by Dana George | Published on July 22, 2021
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It's difficult to build generational wealth without basic financial knowledge.
The Historically Black Colleges & Universities Community Development Action Coalition (HBCU CDAC) has announced the launch of a comprehensive financial wellness initiative called Our Money Matters (OMM). This program -- designed for students of color -- represents a $5.6 million initiative to help students facing real-world problems like school debt and food or housing insecurities find solutions and take control of their future finances. Funded exclusively by the Wells Fargo Foundation, OMM is targeted at students from historically Black colleges and the surrounding communities.
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Black families have been in the U.S. for 400 years, yet they hold a fraction of the wealth of white families. The Institute of Policy Studies reports that 37% of Black families have zero or negative wealth. That means their families carry debt equal to or greater than their assets. Less than half that number (15.5%) of white families find themselves in the same situation.
The problem is more extensive than having too little in the bank. A family treading water, barely getting by, has fewer opportunities to save, invest, buy a home, and create generational wealth. Not only are they unable to pass money down to their heirs like many white families, but they have less opportunity to teach their children how to create wealth.
Systemic racism is at the heart of the problem. According to the United Negro College Fund, non-Black teachers have lower expectations of Black students. And Black children are more likely than their white counterparts to attend schools with less qualified and lower-paid teachers. These kids are also less likely to have access to the courses they need to prepare them for a university education. And that brings us to those students who have made it to college -- the first groups introduced to OMM.
Ron Butler is CEO of HBCU CDAC. According to Butler, the program will reach students, facilities, and people in the surrounding communities -- "anyone willing to walk through the whole process with us," as Butler puts it.
Slated to begin with the fall semester, the program will hit the ground running at seven HBCUs. Eventually, it will expand to 25 HBCUs and minority-serving institutions across the U.S. The program expects to equip roughly 40,000 students of color (and the extended community) with financial skills that will allow them to master their finances and create generational wealth.
This group may have one of the longest acronyms around. Still, their mission is simple: to support underserved communities and work together to enhance the quality of life on and off campus, Butler explains. "Our ultimate goal is to help close the wealth gap," the CEO says.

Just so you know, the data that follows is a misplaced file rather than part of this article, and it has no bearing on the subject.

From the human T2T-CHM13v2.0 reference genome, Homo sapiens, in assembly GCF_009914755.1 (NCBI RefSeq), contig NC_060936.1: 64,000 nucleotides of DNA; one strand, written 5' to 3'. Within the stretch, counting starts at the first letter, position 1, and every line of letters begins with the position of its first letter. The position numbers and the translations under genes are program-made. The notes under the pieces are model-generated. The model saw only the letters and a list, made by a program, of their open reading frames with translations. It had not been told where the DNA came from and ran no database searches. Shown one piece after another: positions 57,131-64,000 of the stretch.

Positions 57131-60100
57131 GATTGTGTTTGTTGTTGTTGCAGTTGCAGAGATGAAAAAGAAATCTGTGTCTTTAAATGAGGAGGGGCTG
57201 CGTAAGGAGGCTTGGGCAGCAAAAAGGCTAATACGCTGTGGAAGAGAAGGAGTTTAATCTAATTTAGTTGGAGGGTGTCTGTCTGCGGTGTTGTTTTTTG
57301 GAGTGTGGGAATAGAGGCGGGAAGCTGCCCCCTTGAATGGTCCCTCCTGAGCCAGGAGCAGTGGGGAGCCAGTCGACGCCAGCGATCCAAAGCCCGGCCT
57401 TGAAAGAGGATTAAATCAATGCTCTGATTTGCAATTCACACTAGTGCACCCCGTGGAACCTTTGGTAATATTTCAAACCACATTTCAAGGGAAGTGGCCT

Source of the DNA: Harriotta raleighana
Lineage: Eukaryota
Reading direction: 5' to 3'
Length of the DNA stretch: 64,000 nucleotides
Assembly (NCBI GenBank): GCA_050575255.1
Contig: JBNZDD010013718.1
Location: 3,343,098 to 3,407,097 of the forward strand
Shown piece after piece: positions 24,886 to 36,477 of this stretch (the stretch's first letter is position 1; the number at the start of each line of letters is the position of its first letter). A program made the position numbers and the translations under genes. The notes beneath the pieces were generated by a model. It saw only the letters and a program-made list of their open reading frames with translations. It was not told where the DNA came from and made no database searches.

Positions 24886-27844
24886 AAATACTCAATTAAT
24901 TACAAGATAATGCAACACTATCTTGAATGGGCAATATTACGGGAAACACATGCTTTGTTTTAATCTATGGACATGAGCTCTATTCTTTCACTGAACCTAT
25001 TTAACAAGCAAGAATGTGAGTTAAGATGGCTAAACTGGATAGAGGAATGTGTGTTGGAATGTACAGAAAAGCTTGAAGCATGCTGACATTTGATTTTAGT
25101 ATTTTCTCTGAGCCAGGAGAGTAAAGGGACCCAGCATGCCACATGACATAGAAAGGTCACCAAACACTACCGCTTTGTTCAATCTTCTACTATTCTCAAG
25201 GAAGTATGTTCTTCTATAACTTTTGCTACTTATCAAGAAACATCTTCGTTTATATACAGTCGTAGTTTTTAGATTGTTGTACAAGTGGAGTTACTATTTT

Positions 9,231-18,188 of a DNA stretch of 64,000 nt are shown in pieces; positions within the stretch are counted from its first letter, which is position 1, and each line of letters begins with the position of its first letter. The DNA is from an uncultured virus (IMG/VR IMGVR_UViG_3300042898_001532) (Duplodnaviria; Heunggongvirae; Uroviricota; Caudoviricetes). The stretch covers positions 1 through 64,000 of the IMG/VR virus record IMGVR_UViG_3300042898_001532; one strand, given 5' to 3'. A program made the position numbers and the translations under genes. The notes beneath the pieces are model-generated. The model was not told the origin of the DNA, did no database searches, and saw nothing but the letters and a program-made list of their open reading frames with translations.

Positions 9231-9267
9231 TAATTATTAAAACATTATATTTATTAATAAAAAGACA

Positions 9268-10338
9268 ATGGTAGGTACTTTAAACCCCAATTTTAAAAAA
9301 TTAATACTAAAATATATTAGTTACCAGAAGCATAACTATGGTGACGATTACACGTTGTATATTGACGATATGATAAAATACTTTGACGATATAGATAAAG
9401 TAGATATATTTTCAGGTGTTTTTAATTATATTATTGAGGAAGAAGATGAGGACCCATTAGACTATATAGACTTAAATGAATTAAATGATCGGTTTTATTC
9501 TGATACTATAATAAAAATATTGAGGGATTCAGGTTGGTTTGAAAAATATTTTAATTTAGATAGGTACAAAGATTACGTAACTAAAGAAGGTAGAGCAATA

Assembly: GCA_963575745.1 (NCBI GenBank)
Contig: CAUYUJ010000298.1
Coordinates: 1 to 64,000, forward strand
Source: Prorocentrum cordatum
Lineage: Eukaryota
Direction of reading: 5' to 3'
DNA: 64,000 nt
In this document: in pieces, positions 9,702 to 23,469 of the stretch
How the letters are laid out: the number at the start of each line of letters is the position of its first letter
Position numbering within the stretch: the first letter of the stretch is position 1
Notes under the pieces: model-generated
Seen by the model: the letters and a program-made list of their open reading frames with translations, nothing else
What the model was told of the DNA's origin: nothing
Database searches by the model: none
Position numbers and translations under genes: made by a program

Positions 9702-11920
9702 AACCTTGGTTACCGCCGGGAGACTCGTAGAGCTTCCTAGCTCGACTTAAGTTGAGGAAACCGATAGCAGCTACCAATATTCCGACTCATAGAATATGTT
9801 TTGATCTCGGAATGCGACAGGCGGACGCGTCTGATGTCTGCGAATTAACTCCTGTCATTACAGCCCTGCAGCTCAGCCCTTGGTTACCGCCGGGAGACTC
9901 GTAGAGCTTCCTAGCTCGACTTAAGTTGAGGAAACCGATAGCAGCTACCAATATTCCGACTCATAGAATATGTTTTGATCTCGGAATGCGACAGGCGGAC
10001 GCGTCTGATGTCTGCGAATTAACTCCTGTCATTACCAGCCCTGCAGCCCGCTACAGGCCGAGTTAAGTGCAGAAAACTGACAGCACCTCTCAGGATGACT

Temple Jackson, project manager for HBCU CDAC, says it all started in 2010. Since that time, HBCU CDAC has collected a vast catalog of resources and courses that participants can access 24 hours a day. Ultimately focused on wealth building in these underserved communities, participants will learn how to do things like:
But it's more than teaching financial skills. OMM is about building community and pulling people together from all walks of life to lift each other up and support each other's goals. HBCU CDAC knows that if it can harness enthusiasm, it can make the program meaningful and fun at the same time.
Jackson says that once OMM finds its footing, "We should see a reflection of that in Black and brown communities in 10 years."
"We have a long relationship with the HBCU, Thurgood Marshall, and United College Fund," says Darlene Goins, senior vice president, head of Financial Health Philanthropy at Wells Fargo. "As a financial institution, we have a responsibility to take a larger leadership role."
Goins sees nothing but an upside to providing people of color with deeply rooted financial knowledge. Asked if she believes it's possible to turn the current economic situation around for Black and brown Americans, Goins says, "I think we have to. Everyone in our society benefits when all people have access and opportunity to participate fully in the economy."
Goins believes it's vital everyone get on board with programs like these. "We can't solve all the problems, and we can't do it alone," she says. "We need collaboration between the private and public sector, as well as the government."
"Our plan is to do a college tour where we're going to stop by every city, and we're going to do almost like a block party for the school," Jackson explains.
She added that HBCU CDAC will be looking for champions in the communities and on campus to help the program fly. The first schools to experience the complete OMM programs are:
Goins sums it up by saying it's all about "raising your hand and reaching out."
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